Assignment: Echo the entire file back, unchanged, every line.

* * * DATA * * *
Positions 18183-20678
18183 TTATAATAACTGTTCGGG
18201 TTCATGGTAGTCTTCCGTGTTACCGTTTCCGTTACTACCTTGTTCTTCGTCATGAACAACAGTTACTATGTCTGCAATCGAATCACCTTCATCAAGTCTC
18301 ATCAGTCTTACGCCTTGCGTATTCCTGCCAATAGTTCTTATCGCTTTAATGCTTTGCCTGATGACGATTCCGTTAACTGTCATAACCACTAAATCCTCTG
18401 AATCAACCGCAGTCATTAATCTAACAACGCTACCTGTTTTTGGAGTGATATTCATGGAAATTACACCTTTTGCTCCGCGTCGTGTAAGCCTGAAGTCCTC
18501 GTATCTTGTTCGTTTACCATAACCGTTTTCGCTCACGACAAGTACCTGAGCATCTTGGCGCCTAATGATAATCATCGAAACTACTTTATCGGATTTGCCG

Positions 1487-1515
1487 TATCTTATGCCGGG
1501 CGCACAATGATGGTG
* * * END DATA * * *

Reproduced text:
Positions 18183-20678
18183 TTATAATAACTGTTCGGG
18201 TTCATGGTAGTCTTCCGTGTTACCGTTTCCGTTACTACCTTGTTCTTCGTCATGAACAACAGTTACTATGTCTGCAATCGAATCACCTTCATCAAGTCTC
18301 ATCAGTCTTACGCCTTGCGTATTCCTGCCAATAGTTCTTATCGCTTTAATGCTTTGCCTGATGACGATTCCGTTAACTGTCATAACCACTAAATCCTCTG
18401 AATCAACCGCAGTCATTAATCTAACAACGCTACCTGTTTTTGGAGTGATATTCATGGAAATTACACCTTTTGCTCCGCGTCGTGTAAGCCTGAAGTCCTC
18501 GTATCTTGTTCGTTTACCATAACCGTTTTCGCTCACGACAAGTACCTGAGCATCTTGGCGCCTAATGATAATCATCGAAACTACTTTATCGGATTTGCCG

Positions 1487-1515
1487 TATCTTATGCCGGG
1501 CGCACAATGATGGTG